Citing worker and consumer safety concerns, the nation’s largest industrial union, United Steelworkers (USW), announced that it has launched an inquiry into the use of a Teflon-related chemical by hundreds of food packaging and other paper manufacturers across the country.

Boyd Young, president of the Paper, Allied-Industrial, Chemical and Energy Workers International Union (PACE) before last week’s merger of PACE with the United Steelworkers of America, sent a letter to the CEOs of more than 200 major paper companies to alert them about possible health risks associated with using Zonyl, a chemical produced by DuPont.

Zonyl is a fluorinated telomer that breaks down into C8, a suspected carcinogen currently being investigated by the EPA and the subject of a major lawsuit settlement this year in West Virginia and Ohio.

While the extent of Zonyl’s use in the paper industry remains unknown, the union, now known as the USW, with 850,000 members in the U.S. and Canada, is conducting a preliminary survey among 1,200 local union officials to collect initial information on the prevalence of Zonyl’s use, and how workers are exposed to it. It is believed that Zonyl is used widely in the paper industry, including the manufacture of packaging for food products.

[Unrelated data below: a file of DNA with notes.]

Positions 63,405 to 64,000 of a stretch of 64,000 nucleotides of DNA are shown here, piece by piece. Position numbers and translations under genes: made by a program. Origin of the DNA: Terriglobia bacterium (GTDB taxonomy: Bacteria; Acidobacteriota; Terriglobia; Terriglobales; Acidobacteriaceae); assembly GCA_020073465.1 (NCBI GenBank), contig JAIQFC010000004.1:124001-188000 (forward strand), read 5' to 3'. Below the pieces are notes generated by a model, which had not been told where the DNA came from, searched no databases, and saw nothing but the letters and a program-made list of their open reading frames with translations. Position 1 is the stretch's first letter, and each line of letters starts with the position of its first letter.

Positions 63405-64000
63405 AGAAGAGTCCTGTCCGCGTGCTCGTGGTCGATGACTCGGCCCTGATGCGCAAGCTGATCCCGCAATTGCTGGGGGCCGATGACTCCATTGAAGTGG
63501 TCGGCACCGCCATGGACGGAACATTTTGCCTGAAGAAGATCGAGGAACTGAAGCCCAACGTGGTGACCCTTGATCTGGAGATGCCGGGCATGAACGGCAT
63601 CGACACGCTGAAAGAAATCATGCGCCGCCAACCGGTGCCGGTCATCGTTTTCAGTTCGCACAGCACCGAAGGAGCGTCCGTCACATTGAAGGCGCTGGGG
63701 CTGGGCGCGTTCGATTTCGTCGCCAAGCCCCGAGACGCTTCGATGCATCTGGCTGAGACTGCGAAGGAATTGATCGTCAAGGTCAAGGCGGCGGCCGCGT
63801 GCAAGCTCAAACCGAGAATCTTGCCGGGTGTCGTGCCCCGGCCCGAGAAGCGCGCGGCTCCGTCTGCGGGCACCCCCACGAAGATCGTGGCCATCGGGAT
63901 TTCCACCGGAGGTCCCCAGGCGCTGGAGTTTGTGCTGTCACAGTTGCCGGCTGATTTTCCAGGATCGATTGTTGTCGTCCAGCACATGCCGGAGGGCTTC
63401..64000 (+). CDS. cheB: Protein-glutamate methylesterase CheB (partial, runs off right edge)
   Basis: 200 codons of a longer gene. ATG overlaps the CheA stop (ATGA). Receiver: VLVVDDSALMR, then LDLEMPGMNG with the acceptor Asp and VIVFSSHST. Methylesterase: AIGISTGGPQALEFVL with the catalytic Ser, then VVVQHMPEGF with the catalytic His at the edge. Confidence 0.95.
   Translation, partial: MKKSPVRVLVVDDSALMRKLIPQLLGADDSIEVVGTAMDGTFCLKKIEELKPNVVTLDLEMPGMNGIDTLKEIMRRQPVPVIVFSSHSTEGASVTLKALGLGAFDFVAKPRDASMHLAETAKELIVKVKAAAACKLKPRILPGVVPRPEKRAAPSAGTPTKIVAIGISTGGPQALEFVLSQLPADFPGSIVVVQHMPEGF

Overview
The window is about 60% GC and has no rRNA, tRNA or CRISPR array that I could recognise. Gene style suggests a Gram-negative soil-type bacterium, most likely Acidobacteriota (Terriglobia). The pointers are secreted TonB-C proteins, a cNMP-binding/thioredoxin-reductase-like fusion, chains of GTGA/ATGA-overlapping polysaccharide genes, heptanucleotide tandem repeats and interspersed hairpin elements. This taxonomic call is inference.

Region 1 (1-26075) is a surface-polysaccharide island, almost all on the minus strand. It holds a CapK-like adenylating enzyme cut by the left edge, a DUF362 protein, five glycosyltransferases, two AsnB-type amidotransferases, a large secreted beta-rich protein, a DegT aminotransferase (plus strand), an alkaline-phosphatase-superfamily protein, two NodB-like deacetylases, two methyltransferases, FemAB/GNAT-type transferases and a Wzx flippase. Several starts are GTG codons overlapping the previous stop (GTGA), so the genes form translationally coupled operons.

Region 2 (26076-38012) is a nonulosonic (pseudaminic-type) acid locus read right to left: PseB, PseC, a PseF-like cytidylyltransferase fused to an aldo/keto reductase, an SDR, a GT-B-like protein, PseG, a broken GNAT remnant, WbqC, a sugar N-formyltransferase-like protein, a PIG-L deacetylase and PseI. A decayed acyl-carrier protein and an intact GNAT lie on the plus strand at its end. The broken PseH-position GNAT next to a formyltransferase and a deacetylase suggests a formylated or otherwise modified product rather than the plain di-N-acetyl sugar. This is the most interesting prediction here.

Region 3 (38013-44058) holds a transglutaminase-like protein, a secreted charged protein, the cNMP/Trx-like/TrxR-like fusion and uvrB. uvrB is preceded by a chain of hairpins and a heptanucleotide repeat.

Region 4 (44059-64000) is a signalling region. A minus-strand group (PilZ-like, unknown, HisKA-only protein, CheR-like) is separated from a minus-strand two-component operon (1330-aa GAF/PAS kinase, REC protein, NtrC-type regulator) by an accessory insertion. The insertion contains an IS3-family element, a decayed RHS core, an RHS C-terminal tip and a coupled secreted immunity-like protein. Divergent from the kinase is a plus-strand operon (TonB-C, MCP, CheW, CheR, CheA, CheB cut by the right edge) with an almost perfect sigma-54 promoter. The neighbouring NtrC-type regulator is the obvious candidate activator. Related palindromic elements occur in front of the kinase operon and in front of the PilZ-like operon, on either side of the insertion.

“It is our duty to protect the health and safety of the workers our union represents,” said Young.

Dr. Timothy Kropp, senior scientist at Environmental Working Group, said, “While nearly every American has in their blood Teflon chemicals used in food packaging and other paper products, workers may have higher levels. Studies have found that workers exposed to the Teflon chemical known as C8 are at risk for increased stroke, leukemia and prostate cancer.”

The U.S. Environmental Protection Agency has filed a federal suit alleging DuPont hid from workers and the public information showing C8 causes “substantial risk of injury to human health.” DuPont also recently settled a $108 million class action lawsuit for polluting the drinking water of West Virginia and Ohio residents with C8, pollution the company failed to report since 1984.

Initial responses to the survey indicate Zonyl is often mixed with other chemicals before being applied to pulp or paper products, such as food packaging. Workers who interact with the mixture are potentially exposed through significant airborne and skin contact.